AP (a), Y view (b) and axillary (c) radiographs obtained after 6 months of shoulder pain show a large homogenous calcific deposit measuring 22 × 7 mm in the subacromial space. Compared with X-rays obtained 5 months previously, the deposit is unchanged
The patient assents to a trial treatment of corticosteroid injection into the subacromial space and home exercises intended to strengthen the rotator cuff and stabilize the scapula. She reports back in 8 weeks with continued pain. An MRI is ordered to further assess her soft tissues and demonstrates a hypo-intense body on the bursal surface of the supraspinatus tendon that measures 19 × 6 mm. There is mass effect on the supraspinatus tendon but the rotator cuff tendons are all intact (Fig. 2.2a–c).
Coronal (a), sagittal (b), and axial (c) T2-weighted images demonstrate a hypo-intense , marginated mass consistent with the calcific deposit (arrow) on the bursal side of the rotator cuff with mass effect on the deltoid. It is impossible to tell the degree to which the calcific deposit has replaced or displaced the supraspinatus tendon
This patient presents with a classic history, physical exam, and diagnostic studies consistent with rotator cuff calcific tendonitis (RCCT) , also referred to as hydroxyapatite or crystalline calcium phosphate tendon deposition . It is important to take into account the patient’s symptoms, signs, and imaging findings, because not all calcific deposits cause pain . The natural history of RCCT can be positive with expected improvement in clinical symptoms and possible eventual absorption of the calcific deposits. We informed our patient that people can respond to conservative treatments consisting of relative rest, anti-inflammatory medications, histamine blockers, and physical therapy and home exercise regimens . Other nonsurgical but invasive management options are reviewed including therapeutic ultrasound, extracorporeal shock wave therapy, and ultrasound-guided barbotage and aspiration [3–5]. However, we also discussed that patients can fail conservative care and may continue to have unchanging pain, which would be an indication for surgical management. Level II evidence found that while radiographically inhomogeneous deposits responded well to both surgical and nonsurgical treatments, homogenous deposits responded better to arthroscopic removal . The current thinking on RCCT pathogenesis and pain generators is metaplasia of tenocytes leading to cell-mediated calcification with pain mediated by swelling, neoinnervation, and neovascularization [7, 8].
Calcium deposits of the rotator cuff occur most commonly in the supraspinatus tendon, followed by the infraspinatus tendon . Rarely, the deposit can occur in the subscapularis tendon . The primary surgical goal is to express the calcific body to hasten the recovery process of the tendon and thus alleviate pain. Arthroscopically assisted removal of calcium deposits has largely replaced traditional open approaches to calcium removal.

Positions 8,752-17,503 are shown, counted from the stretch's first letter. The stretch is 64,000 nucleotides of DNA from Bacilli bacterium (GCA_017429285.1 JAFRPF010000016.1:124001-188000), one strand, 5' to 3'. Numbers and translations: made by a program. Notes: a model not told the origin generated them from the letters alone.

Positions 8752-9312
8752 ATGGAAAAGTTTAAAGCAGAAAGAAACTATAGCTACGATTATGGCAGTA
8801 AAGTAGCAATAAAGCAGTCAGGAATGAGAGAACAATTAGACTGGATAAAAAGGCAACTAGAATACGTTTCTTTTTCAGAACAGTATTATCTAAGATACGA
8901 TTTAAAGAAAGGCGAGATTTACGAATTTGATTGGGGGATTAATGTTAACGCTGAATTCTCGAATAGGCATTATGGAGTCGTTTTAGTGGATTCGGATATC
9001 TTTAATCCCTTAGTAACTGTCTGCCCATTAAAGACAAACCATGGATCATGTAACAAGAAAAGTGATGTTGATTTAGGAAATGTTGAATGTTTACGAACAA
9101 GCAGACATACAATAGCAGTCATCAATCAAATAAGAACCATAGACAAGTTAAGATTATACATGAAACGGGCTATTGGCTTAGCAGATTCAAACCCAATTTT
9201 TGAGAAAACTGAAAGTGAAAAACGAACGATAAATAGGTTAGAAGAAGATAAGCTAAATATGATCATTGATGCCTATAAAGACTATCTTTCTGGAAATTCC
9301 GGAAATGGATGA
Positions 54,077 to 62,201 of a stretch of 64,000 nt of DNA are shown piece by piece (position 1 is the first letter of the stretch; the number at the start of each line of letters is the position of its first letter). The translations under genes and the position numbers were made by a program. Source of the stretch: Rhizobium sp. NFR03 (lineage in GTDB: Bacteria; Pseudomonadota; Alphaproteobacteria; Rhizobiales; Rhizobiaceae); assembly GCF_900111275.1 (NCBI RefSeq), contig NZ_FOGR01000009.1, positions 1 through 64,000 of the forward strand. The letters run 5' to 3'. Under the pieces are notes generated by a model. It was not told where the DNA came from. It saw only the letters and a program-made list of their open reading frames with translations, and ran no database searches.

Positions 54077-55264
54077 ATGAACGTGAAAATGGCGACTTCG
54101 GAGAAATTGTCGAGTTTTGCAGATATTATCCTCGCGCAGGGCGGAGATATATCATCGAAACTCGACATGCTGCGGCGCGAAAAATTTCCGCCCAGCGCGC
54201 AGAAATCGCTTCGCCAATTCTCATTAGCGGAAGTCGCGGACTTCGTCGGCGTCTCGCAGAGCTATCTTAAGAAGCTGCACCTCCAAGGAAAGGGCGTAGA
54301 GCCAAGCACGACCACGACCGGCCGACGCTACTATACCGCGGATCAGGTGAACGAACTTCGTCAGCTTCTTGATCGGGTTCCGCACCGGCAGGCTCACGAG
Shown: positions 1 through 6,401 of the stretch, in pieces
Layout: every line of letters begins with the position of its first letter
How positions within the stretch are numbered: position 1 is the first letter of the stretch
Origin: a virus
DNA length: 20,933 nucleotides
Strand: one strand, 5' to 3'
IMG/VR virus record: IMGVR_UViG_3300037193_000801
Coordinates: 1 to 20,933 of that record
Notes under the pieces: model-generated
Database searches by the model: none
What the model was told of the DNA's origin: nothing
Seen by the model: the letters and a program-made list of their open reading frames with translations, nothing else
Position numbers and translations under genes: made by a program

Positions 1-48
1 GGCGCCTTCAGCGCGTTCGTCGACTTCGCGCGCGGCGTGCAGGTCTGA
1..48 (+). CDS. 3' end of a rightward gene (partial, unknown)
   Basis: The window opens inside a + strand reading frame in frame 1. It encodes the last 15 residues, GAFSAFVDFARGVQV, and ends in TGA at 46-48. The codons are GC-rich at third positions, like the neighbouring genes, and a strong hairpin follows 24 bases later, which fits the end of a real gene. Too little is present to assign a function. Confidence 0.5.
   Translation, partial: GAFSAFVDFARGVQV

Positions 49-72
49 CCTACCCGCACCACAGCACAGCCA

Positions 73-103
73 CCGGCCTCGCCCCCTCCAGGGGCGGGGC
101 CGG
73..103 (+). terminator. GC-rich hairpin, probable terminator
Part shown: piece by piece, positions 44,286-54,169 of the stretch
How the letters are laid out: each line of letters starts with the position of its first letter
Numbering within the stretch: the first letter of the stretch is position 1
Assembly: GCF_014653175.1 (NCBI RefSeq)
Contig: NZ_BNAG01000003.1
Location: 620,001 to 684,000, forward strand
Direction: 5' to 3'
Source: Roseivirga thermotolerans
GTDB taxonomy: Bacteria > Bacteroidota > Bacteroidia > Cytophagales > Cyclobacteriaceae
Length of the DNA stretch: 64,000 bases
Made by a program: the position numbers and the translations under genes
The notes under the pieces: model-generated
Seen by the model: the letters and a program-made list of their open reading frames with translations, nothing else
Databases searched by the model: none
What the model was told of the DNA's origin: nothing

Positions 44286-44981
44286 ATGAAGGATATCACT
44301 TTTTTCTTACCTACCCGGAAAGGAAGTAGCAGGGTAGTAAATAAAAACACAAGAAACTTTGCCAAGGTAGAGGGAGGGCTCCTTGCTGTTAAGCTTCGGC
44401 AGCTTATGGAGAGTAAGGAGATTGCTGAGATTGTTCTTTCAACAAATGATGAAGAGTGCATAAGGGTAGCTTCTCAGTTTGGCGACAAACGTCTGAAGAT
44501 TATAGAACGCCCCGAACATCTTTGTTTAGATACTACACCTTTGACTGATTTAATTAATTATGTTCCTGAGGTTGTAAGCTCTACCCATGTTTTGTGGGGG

The patient underwent shoulder arthroscopy after 7 months of failed conservative management. Preoperatively, the patient’s MRI is reviewed. Axial, sagittal, and coronal plane MRI cuts are used in conjunction to map out the location of the calcium deposit. Most deposits will be encountered on the bursal side and/or within the substance of the tendon; rarely deposits can be visualized from the articular side, but secondary changes of inflammation may be noted from the articular view [1, 11].
We position the patient in the beach chair as for standard rotator cuff-related arthroscopies. First, an arthroscopy of the glenohumeral joint is performed to evaluate for associated pathologies and to evaluate for partial articular sided or complete rotator cuff tears. If articular sided calcifications are visualized, they are tagged with a monofilament stitch outside to inside using a spinal needle that is inserted off the lateral edge of the acromion.
The arthroscope is then placed into the subacromial space. The subacromial arthroscopy is performed with anterolateral and posterolateral portals, with the arthroscope placed in the posterolateral portal and the anterolateral portal as the primary working portal. This optimizes visualization of the rotator cuff and facilitates an efficient bursectomy. After bursectomy, the calcium deposit is visualized on the bursal side of the rotator cuff tendon. Calcium deposits are detected as white or yellow patches on the cuff with surrounding areas of hyper-vascularity on the cuff, as well as hemorrhagic bursa (Fig. 2.3a, b). Most deposits present as topographic bulges adjacent to normal rotator cuff, but depending on their depth, hidden calcifications may also be present.
The subacromial space is viewed from the posterior lateral portal. After bursectomy, the calcific deposit is revealed as a large, white plaque bulging from the bursal side of the rotator cuff (a). Surrounding area of hyper-vascularity is also seen (b). An 18-gauge spinal needle is introduced into the deposit (c), and the toothpaste-like calcium initially fountains out as if under pressure (d) (arrow). The process is repeated with the spinal needle several times, re-creating several “geysers of toothpaste” and a “snowstorm” appearance in the subacromial space. Calcium hydroxyapatite is completely expressed with a blunt instrument such as a probe or Wissinger rod (d). The expressed deposit is collected and the surrounding abraded rotator cuff edge is trimmed and lavaged with an arthroscopic shaver (e)